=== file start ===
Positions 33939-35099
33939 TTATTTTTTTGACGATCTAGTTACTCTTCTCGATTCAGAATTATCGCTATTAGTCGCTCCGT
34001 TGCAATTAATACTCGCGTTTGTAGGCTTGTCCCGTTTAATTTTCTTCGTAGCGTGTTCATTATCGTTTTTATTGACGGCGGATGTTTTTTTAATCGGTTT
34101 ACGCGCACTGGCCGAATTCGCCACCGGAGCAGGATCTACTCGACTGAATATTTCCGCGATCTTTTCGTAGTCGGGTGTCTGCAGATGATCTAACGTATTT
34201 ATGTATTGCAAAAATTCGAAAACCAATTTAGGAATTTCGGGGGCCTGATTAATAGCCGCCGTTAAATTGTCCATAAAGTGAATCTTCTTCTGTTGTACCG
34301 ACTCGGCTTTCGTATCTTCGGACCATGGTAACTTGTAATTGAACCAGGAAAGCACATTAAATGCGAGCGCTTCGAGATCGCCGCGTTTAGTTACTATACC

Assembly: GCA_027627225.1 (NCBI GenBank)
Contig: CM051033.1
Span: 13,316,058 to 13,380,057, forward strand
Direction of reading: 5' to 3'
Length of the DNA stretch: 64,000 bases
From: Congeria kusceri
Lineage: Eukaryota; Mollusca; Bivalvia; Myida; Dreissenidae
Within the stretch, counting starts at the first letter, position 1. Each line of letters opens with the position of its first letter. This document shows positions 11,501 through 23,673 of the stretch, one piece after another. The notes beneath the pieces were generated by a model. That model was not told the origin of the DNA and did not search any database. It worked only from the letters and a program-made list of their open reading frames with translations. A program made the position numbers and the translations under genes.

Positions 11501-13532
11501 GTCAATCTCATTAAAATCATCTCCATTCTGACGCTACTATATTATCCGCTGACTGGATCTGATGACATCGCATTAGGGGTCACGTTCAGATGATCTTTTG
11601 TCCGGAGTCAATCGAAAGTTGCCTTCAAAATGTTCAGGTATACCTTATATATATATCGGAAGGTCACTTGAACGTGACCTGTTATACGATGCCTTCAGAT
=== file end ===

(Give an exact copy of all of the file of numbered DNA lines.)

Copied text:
Positions 33939-35099
33939 TTATTTTTTTGACGATCTAGTTACTCTTCTCGATTCAGAATTATCGCTATTAGTCGCTCCGT
34001 TGCAATTAATACTCGCGTTTGTAGGCTTGTCCCGTTTAATTTTCTTCGTAGCGTGTTCATTATCGTTTTTATTGACGGCGGATGTTTTTTTAATCGGTTT
34101 ACGCGCACTGGCCGAATTCGCCACCGGAGCAGGATCTACTCGACTGAATATTTCCGCGATCTTTTCGTAGTCGGGTGTCTGCAGATGATCTAACGTATTT
34201 ATGTATTGCAAAAATTCGAAAACCAATTTAGGAATTTCGGGGGCCTGATTAATAGCCGCCGTTAAATTGTCCATAAAGTGAATCTTCTTCTGTTGTACCG
34301 ACTCGGCTTTCGTATCTTCGGACCATGGTAACTTGTAATTGAACCAGGAAAGCACATTAAATGCGAGCGCTTCGAGATCGCCGCGTTTAGTTACTATACC

Assembly: GCA_027627225.1 (NCBI GenBank)
Contig: CM051033.1
Span: 13,316,058 to 13,380,057, forward strand
Direction of reading: 5' to 3'
Length of the DNA stretch: 64,000 bases
From: Congeria kusceri
Lineage: Eukaryota; Mollusca; Bivalvia; Myida; Dreissenidae
Within the stretch, counting starts at the first letter, position 1. Each line of letters opens with the position of its first letter. This document shows positions 11,501 through 23,673 of the stretch, one piece after another. The notes beneath the pieces were generated by a model. That model was not told the origin of the DNA and did not search any database. It worked only from the letters and a program-made list of their open reading frames with translations. A program made the position numbers and the translations under genes.

Positions 11501-13532
11501 GTCAATCTCATTAAAATCATCTCCATTCTGACGCTACTATATTATCCGCTGACTGGATCTGATGACATCGCATTAGGGGTCACGTTCAGATGATCTTTTG
11601 TCCGGAGTCAATCGAAAGTTGCCTTCAAAATGTTCAGGTATACCTTATATATATATCGGAAGGTCACTTGAACGTGACCTGTTATACGATGCCTTCAGAT